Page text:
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Ancient Roman Political Slogans And A Final Sacrifice Found In Pompeii House

For all you men (and not) thinking daily about the Roman Empire, this is the story for you.


Dr. Alfredo Carpineti


Dr. Alfredo Carpineti

Senior Staff Writer & Space Correspondent

Alfredo (he/him) has a PhD in Astrophysics on galaxy evolution and a Master's in Quantum Fields and Fundamental Forces.

Senior Staff Writer & Space Correspondent

A fresco in white and red showing several letter but barely visible (an A, an L, and R, and S)  in reference to the political campaign of Aulus Rustius Verus.

One of the political inscriptions found in the house.

Image Courtesy of the Parco Archeologico di Pompei

Archaeologists in Pompeii have discovered political inscriptions on the walls of a house in Pompeii. Inscriptions of this type, first carved and then painted in red (porpora), are common on the outside walls of houses and shops in the ancient city, and even on millstones. However, this is the first time they have been found inside a home, providing more insight into the day-to-day life in Pompeii before it was buried in the Vesuvius eruption of 79 CE.

This discovery comes from the same house where the fresco with focaccia, pesto, and wine was discovered a few months back. These are new digs in the center of Pompeii with the goal of better protecting houses and shops along the Via di Nola.


The inscriptions were found inside the Lararium. This is the shrine to the Lares, hero-ancestors or guardian spirits of the Roman household. Family members performed daily rituals in front of the shrine, and in an incredible discovery, the researchers were able to reconstruct what the last sacrifice to this shrine was before the fateful eruption.

Researchers found that figs and dates had been burned over olive pits and a pinecone with pine nuts. The pinecone was a standard in rites around the lararium. A whole egg was also added at the end of the ritual and all this was covered with a roof tile. On the wall behind the altar, two plaster snakes and some fresco snakes can be seen.

A wall of opus mixum is visible. A small portion of it is plastered on top in red with two plaster snakes and below a fresco of a snake and olives branches are visible. A small white altar is on the ground with behind the represantation of a person doing a ritual.
The wall of the lararium with the altar on the bottom left.
Image Credit: A. Marchello, G. Pippo Courtesy of the Parco Archeologico di Pompei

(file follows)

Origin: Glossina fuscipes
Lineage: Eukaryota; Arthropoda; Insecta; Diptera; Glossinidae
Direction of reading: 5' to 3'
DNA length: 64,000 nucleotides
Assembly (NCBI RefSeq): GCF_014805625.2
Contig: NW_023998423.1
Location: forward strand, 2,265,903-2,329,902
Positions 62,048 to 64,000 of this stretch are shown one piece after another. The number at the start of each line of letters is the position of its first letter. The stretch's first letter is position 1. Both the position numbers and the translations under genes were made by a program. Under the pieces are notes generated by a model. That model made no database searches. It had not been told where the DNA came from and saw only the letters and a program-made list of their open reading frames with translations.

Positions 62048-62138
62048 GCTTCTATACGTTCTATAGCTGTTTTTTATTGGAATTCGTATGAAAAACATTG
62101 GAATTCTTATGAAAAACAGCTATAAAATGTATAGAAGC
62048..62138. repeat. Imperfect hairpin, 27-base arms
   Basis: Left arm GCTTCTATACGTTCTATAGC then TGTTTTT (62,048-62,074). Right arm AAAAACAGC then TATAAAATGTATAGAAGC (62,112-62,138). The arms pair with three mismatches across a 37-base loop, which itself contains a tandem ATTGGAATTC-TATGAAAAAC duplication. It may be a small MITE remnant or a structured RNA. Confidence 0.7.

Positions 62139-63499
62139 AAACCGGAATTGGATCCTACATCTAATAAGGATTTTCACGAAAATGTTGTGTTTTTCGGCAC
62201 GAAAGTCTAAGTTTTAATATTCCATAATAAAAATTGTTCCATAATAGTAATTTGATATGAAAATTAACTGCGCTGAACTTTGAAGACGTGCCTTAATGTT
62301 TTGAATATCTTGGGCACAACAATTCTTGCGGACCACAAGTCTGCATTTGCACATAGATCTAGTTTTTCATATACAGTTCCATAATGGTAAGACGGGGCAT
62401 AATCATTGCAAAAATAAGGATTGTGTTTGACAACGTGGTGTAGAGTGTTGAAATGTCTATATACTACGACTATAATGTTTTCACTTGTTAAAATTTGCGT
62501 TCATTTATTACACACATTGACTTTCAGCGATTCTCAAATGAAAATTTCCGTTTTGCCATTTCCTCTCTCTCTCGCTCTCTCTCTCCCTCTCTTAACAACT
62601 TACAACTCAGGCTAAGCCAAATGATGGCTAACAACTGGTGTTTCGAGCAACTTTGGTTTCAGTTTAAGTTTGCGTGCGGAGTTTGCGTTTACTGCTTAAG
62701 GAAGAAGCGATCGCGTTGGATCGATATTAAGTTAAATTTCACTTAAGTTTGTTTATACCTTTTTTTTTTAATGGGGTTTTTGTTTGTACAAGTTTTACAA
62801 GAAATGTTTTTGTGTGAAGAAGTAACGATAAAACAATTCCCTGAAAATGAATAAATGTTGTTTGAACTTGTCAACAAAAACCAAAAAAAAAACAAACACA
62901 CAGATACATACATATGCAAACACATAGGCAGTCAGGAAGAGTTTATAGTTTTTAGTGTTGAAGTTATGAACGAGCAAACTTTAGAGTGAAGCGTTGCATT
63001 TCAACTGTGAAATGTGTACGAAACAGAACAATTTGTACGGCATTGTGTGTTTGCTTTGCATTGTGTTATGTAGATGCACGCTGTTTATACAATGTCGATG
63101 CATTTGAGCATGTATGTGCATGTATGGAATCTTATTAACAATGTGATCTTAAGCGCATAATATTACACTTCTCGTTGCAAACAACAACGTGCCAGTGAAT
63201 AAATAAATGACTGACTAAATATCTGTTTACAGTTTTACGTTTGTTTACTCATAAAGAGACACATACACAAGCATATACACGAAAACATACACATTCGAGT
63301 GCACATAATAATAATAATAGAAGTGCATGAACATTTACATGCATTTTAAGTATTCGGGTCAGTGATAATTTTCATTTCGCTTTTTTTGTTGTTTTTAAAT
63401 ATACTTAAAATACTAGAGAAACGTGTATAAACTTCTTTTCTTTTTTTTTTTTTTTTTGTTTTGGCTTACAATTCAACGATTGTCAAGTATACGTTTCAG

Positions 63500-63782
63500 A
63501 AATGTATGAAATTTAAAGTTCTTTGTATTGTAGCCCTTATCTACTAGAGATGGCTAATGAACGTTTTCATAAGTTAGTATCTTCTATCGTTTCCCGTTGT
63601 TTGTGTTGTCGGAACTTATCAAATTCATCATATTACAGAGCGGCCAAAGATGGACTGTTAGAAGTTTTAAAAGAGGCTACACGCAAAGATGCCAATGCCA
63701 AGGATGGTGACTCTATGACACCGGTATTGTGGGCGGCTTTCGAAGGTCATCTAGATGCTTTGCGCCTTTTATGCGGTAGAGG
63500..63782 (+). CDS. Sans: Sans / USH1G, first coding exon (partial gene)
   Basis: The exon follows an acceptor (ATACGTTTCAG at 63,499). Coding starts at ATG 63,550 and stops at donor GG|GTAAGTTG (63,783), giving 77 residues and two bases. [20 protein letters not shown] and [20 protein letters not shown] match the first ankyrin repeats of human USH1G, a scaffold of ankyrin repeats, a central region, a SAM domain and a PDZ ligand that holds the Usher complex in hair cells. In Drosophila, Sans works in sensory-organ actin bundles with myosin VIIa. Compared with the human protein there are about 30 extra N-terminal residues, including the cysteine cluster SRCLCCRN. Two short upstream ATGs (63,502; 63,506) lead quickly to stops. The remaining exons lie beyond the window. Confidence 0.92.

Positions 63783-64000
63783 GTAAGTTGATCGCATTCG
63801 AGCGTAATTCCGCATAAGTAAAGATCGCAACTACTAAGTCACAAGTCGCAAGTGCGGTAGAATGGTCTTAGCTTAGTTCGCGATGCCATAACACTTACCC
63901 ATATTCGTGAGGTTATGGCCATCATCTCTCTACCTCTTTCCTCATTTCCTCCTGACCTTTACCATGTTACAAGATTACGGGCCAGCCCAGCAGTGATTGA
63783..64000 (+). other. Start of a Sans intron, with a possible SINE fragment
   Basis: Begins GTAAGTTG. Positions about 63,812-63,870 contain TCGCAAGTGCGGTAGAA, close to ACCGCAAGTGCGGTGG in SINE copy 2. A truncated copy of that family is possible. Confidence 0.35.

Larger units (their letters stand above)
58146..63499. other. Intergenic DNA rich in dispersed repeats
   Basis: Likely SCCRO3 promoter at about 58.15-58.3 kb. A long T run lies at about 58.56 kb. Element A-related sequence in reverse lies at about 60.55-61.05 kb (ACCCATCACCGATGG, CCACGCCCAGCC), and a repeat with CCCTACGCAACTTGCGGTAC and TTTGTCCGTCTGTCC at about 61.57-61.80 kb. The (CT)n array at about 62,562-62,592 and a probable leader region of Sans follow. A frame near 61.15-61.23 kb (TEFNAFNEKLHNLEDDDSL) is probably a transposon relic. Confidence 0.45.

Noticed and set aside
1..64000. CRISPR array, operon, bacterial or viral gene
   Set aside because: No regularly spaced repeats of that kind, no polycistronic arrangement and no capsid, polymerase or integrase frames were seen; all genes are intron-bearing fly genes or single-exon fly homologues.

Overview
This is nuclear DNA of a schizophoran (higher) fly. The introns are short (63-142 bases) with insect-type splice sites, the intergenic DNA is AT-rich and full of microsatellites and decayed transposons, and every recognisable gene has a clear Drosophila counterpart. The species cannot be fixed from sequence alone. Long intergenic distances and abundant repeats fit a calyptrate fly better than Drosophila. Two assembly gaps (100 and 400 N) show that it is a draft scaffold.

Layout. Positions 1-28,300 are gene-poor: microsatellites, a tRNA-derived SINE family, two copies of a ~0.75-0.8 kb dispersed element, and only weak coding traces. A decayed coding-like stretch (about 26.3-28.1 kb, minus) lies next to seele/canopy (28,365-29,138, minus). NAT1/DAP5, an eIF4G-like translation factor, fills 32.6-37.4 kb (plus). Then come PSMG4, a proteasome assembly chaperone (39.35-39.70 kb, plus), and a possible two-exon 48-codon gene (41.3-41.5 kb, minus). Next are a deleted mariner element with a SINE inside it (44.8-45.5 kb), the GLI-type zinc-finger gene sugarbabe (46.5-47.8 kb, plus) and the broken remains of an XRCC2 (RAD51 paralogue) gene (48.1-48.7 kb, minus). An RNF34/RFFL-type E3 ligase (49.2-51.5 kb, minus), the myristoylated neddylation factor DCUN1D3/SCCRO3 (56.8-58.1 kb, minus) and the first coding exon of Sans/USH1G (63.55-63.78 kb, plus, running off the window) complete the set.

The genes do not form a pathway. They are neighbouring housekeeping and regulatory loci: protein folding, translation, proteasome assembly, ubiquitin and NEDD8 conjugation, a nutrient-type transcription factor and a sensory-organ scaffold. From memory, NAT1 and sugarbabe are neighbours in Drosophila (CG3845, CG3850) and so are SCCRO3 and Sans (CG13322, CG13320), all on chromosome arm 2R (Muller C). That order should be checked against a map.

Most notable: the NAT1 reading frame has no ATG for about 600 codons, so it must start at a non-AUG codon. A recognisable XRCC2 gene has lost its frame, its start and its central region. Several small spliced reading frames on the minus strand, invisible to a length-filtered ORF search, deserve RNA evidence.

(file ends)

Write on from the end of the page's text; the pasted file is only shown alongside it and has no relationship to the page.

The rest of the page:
The candidate whose name is found in this house is Aulus Rustius Verus, who was running for the role of aedile. This is a Roman magistrate in charge of public works, games, buildings, and roads. Rustius Verus was already known to historians in the decade of 70 CE as one of the two duumviri, the highest office in the city. He held this post together with Giulio Polibio.

“I urge you to vote for Aulus Rustio Vero, the candidate for aedile, a man deserving of that office of state,” reads one of the inscriptions as translated from the paper by IFLScience.


The house does not belong to Rustius Verus but a supporter, either a friend or possibly a freed slave. The house also hosts a bakery with a large oven. A few months ago, in the bakery, archeologists found the remains of three victims of the first eruptive phase. Two women and a child were buried under a collapsed roof.

The presence of a bakery in the house and the political campaigning going on, suggest a possible vote trading – not exactly corruption per se but a strategic alliance between the politicians and the bakers.

“Aediles and bakers collaborated to the limits of legality,” Professor Maria Chiara Scappaticcio, from the Università Federico II, said in a statement as translated by IFLScience. “And, it is likely that A. Rustius Verus could have understood right from the start (just like Giulio Polibio) when he was still struggling to become an aedile and in the midst of his electoral campaign, that (above all) voters live on bread.”

The two papers covering the political inscriptions and the offering to the Lares were published in the E-Journal degli Scavi di Pompei.


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